While growing up, I had heard about these wonderful places where autumn existed. During my elementary school days, the teachers would have us cut up different kinds of leafs with colorful construction paper so we could decorate the room with them. They would try to tell us that in other parts of the world this is the what autumn looks like. I would hear about the pilgrimages people would take to New England so they could look at the foliage out there, and I would wish I could some day experience the same beauty, but after every passing November, I would forget about that wish as the first snows of winter would collect on the ground. It wasn’t until this fall that I was able to experience the gradual change in the weather and see the color explosion that comes with this season.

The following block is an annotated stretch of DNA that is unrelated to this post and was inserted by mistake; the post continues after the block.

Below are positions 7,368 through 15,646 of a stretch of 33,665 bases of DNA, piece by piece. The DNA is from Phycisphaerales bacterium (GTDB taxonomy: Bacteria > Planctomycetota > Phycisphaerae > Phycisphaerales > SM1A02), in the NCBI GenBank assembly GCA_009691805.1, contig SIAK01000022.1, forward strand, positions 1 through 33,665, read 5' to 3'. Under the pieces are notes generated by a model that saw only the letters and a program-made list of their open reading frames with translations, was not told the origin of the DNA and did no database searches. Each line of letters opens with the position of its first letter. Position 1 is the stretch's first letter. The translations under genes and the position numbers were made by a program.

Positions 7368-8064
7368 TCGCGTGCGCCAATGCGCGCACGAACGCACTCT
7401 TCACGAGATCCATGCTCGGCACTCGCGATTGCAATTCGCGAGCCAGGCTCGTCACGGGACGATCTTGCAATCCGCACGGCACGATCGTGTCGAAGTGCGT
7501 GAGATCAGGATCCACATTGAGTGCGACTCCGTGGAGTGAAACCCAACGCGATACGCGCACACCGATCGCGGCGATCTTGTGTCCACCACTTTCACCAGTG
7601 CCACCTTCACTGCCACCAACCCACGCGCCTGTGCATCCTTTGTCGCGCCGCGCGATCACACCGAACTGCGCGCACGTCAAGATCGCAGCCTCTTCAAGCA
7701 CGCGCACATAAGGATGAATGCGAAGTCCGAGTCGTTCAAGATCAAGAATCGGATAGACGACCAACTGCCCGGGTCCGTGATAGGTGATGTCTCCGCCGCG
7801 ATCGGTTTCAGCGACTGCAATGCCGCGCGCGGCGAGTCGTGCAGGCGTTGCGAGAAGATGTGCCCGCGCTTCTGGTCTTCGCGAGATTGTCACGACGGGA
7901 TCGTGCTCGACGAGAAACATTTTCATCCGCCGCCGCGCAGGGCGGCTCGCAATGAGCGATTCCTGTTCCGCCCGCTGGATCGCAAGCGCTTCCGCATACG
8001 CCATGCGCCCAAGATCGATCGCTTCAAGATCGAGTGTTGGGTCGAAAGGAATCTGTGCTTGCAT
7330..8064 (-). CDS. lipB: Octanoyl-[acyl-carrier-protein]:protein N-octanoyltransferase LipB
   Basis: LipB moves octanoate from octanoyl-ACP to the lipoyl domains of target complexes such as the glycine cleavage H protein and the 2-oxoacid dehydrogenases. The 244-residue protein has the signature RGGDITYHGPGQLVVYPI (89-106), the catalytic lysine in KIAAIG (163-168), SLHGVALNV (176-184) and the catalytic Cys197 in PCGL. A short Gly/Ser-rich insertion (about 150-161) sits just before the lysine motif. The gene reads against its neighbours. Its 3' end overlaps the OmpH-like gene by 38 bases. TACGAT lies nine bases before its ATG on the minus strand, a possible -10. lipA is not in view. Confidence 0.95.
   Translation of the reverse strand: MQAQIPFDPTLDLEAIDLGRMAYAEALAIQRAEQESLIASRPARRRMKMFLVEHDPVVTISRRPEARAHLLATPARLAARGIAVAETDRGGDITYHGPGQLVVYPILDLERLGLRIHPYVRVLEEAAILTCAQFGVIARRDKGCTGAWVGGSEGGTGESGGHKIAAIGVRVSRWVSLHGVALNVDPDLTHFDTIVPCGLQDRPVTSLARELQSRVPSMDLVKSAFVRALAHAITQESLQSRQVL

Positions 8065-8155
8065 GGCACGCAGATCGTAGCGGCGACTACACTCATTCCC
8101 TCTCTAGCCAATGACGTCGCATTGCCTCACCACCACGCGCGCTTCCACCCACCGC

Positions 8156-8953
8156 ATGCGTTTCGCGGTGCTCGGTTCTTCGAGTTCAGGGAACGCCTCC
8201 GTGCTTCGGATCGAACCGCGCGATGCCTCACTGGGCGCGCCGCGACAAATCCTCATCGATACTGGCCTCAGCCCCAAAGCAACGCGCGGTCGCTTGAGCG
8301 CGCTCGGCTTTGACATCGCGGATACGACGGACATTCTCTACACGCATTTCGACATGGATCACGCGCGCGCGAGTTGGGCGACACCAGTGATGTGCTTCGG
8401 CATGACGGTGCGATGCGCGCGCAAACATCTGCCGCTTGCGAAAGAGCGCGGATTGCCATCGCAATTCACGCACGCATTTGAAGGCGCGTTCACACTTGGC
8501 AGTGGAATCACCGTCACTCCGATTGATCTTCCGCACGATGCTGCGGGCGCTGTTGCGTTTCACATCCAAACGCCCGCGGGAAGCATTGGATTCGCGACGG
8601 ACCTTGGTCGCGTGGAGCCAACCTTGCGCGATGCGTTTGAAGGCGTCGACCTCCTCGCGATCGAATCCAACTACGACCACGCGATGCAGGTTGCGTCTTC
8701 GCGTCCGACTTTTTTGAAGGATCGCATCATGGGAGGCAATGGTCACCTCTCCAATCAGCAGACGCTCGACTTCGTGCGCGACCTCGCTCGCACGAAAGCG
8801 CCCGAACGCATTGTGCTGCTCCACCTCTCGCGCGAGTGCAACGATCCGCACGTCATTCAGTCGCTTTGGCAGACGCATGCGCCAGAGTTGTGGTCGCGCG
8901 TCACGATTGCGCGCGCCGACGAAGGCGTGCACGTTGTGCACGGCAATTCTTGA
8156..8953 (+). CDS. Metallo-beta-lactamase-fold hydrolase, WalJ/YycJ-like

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Recently, I was able to make it out of Seoul to go on a research and development trip for an experiential education experience that the school I work for is planning for my 10th grade students. We headed out to a camp called Boramwon to see what it had to offer. There was an adventure course, mountain bikes, and archery, but the thing that impressed me the most was the four mile hike that I took through the craggy hills surrounding the camp. It was a beautiful hike that allowed many opportunities to see the countryside of South Korea. The most amazing thing was seeing all of the different colors of fall. For the first time of my life, I was able to see bright reds, yellows, and oranges as they blended together with the usual greens of the pine trees.  I was blown away by the spectacle, and I realized what it means to experience fall colors. If ever you plan to make a trip out to South Korea and you don’t want to spend your time in the confines of Seoul, autumn is the time to come. The weather is mild and pleasant. The air is crisp, rejuvenating you every time you take a deep breath. Most importantly, it is the most beautiful time of the year I have seen while living out in South Korea, and it has been by far, the best autumn I have ever experienced.